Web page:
Revolution follows the same Step Up formula but makes its own distinctive mark on the franchise.
When a rich hotel owner’s daughter meets a Miami dancer involved in The Mob, a dance crew specialising in viral dance videos, she quickly wants in on the action. But when her father decides to build over The Mob’s rehearsal space and their homes, things get personal and she’s unsure of where her loyalty lies.
Although Revolution is a Step Up film and follows the generic privileged-rich girl-meets-broke-male-dancer routine, it sidesteps away from what we’ve seen before. The first difference is the Ocean’s Eleven feel to parts of the film – something that was briefly used to describe members of crews in 2 and 3, but is built up much more here. The crew work off blueprints to infiltrate dance spaces, checking entrances and escape routes in a very organised and over the top way. Although this lacks much originality it does work to a degree, and should entertain, especially for the young audience it’s aimed at. What doesn’t work so well is the insistence this franchise has with the allusion of hardcore dancing criminals. One of the dancers at one point says: “The Mob is not for you. What we do is dangerous.” But it’s sort of not. At all. The same can be seen here as in the second film, that also used viral videos, with both films ‘illegal’ and ‘dangerous’ elements making them rather laughable.
Revolution also adds a slightly political angle (it was called Step Up Revolution in the U.S. for this reason), and moves quickly away from simple performance art to provide protest art against the hoteliers building plans. Again, this isn’t convincing as a serious political stand point but does give the story and its characters more purpose and weight in contrast to the previous films simple personal progression. This also makes the crew much more united, not just as a group but also as a larger community as seen in celebratory fashion in certain parts of the film.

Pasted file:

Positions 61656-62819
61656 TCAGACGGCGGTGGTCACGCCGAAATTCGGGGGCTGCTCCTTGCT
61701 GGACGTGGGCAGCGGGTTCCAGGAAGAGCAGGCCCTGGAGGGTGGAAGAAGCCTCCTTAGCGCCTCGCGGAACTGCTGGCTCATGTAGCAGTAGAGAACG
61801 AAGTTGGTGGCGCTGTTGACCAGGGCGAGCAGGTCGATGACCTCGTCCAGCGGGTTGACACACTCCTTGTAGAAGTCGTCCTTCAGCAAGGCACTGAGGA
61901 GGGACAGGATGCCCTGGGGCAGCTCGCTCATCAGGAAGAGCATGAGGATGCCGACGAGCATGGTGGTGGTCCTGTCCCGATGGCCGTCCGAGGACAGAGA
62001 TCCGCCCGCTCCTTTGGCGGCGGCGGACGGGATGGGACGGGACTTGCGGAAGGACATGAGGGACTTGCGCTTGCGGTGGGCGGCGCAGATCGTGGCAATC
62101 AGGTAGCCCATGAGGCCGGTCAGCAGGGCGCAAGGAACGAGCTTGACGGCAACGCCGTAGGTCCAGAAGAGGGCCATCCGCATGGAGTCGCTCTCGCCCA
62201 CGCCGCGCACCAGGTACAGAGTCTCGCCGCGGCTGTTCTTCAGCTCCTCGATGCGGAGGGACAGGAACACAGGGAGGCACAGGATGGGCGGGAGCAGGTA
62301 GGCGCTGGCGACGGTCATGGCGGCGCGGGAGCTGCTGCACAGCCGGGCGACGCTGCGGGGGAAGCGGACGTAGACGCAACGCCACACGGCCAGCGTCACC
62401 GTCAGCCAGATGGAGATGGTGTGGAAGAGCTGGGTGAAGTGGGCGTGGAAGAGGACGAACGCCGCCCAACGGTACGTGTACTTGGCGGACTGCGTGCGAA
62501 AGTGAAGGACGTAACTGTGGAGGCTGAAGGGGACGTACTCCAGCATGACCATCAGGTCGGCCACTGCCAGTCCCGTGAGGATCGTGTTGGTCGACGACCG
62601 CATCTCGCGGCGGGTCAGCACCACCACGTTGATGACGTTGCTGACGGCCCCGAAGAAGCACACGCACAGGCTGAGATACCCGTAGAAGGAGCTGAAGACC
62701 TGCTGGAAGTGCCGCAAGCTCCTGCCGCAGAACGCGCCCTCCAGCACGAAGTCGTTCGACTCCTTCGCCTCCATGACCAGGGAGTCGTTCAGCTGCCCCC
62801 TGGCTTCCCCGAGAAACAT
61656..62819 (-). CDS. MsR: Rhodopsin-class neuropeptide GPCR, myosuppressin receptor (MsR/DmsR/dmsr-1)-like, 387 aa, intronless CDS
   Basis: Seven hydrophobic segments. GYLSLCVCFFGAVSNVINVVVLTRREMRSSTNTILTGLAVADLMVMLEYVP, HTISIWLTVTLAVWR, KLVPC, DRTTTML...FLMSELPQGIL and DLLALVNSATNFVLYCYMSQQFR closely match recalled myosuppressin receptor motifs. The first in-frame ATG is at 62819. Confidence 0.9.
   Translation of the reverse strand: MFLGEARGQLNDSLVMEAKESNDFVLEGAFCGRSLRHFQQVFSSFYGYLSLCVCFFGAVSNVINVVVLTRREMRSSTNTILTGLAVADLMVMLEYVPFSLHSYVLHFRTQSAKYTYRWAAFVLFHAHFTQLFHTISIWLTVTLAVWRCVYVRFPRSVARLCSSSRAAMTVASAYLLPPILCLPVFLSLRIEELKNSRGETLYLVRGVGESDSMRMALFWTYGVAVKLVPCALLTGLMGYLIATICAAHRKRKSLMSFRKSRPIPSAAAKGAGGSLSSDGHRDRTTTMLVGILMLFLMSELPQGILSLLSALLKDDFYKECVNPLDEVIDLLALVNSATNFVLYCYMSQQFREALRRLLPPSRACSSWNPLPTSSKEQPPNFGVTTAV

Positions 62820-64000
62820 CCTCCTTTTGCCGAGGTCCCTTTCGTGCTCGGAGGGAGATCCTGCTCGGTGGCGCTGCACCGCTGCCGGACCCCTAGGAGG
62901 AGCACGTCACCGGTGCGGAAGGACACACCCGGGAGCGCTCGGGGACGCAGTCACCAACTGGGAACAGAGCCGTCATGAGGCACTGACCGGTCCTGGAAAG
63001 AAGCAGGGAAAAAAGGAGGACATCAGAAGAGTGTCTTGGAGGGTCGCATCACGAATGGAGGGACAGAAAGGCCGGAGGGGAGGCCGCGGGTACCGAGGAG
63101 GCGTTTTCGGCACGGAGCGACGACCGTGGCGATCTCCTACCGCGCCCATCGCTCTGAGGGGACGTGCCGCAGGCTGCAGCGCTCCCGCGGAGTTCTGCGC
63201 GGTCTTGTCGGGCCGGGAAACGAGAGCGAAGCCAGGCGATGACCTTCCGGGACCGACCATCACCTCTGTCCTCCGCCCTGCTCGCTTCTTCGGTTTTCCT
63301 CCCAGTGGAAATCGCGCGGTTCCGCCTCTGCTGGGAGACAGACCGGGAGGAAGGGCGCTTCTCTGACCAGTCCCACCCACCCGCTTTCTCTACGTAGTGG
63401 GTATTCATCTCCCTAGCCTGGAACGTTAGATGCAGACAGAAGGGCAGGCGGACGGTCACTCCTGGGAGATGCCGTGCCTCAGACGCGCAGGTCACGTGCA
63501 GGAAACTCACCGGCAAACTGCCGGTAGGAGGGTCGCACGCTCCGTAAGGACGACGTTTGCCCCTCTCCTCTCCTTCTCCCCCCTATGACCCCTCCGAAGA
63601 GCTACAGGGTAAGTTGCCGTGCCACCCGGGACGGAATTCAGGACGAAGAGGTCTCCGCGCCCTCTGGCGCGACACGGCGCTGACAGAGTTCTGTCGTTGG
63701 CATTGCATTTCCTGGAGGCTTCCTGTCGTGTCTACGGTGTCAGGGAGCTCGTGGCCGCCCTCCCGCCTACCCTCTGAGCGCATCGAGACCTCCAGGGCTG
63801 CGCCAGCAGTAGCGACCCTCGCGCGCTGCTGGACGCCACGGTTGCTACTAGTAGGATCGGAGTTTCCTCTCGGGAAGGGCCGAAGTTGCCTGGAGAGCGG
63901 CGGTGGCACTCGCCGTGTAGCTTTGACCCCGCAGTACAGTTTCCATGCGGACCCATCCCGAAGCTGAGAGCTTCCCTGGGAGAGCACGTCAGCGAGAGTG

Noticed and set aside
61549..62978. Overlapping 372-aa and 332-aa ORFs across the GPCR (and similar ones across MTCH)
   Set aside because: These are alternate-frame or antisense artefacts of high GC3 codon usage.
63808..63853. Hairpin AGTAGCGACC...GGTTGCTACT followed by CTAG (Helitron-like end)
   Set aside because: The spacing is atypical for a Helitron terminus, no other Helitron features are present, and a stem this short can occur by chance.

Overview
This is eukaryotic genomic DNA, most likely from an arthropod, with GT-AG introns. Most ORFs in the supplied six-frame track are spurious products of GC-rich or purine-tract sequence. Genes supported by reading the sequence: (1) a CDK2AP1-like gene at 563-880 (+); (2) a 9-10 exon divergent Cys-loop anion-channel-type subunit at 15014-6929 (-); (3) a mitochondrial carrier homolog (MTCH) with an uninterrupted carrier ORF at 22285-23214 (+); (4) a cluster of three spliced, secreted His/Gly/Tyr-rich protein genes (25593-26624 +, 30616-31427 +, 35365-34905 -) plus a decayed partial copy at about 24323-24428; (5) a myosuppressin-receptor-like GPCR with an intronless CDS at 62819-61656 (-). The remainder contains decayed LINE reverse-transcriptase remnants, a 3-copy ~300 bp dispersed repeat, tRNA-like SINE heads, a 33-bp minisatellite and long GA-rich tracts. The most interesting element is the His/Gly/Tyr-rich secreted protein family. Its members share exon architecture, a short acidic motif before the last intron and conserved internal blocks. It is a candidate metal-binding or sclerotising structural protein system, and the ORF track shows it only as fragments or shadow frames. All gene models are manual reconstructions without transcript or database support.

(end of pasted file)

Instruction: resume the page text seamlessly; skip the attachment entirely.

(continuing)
The best part of the film however is no doubt the dancing itself. Carefully choreographed dancers, in suits, ties and trilby’s, all pile into a corporate building’s lobby for one of these protest demonstrations. This is visually stunning and easily the best dance scene of the franchise in regard to wow factor. Dance sequences proceed to get longer and more elaborate and there are more opportunities for these scenes as they aren’t reliant on auditions, final year shows or a structured competition. Each scene is beautifully choreographed and director Scott Speer captures every aspect of the scenes with style. This is a long way from the simple dance drama of the first film but this expanded vision works in Revolution’s favour and entertains to no end.,
Revolution may not win any awards for credible drama, but its dance scenes, and high energy pace easily make this a guilty pleasure you just can’t ignore.